Bangor voters turn out to determine fate of school budget, library roof bond

Posted June 18, 2013, at 9:20 a.m.
Last modified June 18, 2013, at 4 p.m.

BANGOR, Maine — Voters are heading to the new Cross Insurance Center on Main Street Tuesday to decide whether to validate the city’s $42 million school budget and whether to support a $3 million bond to repair the roof on the Bangor Public Library.

There are three questions on the ballot.

The first issue is the Bangor School Departments $42 million budget, which the City Council approved during a June 3 meeting.

Question 2 asks whether voters want to continue to hold referendums on the school budget for the next three years. A yes vote means residents will continue to have to approve the school budget. A no vote means the City Council’s approval of the school budget will make it final without going before voters.

The final question is whether the city should take out a $3 million bond to replace Bangor Public Library’s failing 100-year-old copper roof. Officials say “Band-Aids” won’t work anymore.

For the bond to pass, a majority of voters in the election would need to approve the loan. However, if the total number of votes cast is less than 10 percent of the registered voters in the city, then the bond question will automatically pass, even if a majority of voters don’t approve.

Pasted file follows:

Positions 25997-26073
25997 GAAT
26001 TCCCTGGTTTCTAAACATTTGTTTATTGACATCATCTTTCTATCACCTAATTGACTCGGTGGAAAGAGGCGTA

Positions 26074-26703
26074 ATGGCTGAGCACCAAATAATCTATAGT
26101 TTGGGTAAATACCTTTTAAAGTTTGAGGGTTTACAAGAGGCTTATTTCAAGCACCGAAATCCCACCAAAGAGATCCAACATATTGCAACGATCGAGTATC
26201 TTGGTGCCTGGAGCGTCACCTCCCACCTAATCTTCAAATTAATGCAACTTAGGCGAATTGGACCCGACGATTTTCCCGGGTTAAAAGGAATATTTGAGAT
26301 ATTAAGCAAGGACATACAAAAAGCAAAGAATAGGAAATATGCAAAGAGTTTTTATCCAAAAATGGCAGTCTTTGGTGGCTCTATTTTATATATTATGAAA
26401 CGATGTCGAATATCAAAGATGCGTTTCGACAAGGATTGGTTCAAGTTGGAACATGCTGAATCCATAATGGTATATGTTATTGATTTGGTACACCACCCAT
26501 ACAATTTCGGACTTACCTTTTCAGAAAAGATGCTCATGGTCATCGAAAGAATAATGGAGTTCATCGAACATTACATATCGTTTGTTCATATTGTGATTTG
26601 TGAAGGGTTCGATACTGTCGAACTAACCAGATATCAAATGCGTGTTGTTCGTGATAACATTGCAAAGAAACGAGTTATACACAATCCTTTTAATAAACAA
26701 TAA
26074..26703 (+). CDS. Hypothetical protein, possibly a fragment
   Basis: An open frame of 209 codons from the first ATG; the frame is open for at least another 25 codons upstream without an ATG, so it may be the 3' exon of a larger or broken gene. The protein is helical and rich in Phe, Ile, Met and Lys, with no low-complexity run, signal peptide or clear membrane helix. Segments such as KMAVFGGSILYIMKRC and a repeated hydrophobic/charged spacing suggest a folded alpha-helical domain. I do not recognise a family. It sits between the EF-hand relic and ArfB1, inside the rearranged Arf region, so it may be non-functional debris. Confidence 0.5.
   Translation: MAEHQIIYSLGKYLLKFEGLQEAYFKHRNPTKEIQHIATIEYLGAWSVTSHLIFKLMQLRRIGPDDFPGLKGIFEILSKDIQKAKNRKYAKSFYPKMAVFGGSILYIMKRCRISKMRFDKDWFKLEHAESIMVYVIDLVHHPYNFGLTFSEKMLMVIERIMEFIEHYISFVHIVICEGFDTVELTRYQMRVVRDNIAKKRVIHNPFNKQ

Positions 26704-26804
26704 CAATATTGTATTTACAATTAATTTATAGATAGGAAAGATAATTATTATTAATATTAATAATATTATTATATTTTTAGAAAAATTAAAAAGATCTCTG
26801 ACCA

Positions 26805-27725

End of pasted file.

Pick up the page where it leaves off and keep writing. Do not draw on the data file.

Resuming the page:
The bond is one-third of a $9 million renovation and modernization project, according to library Director Barbara McDade. Stephen and Tabitha King have pledged $3 million toward the effort, but only if the bond passes and the library raises another $3 million on its own.

The polls are open from 7 a.m. to 8 p.m. and voters should use the Dutton Street entrance to the Cross Insurance Center. Overflow parking is available at the Hollywood Casino parking garage.

City Clerk Lisa Goodwin said Tuesday afternoon voters have been streaming in throughout the day.

Goodwin said as of 3:30 p.m., 1,200 people have voted, compared with the yearly average of 560 for a special municipal election.

“It’s the combination of the new building and the library roof fund,” she said. “We kind of expected it would go higher than normal.”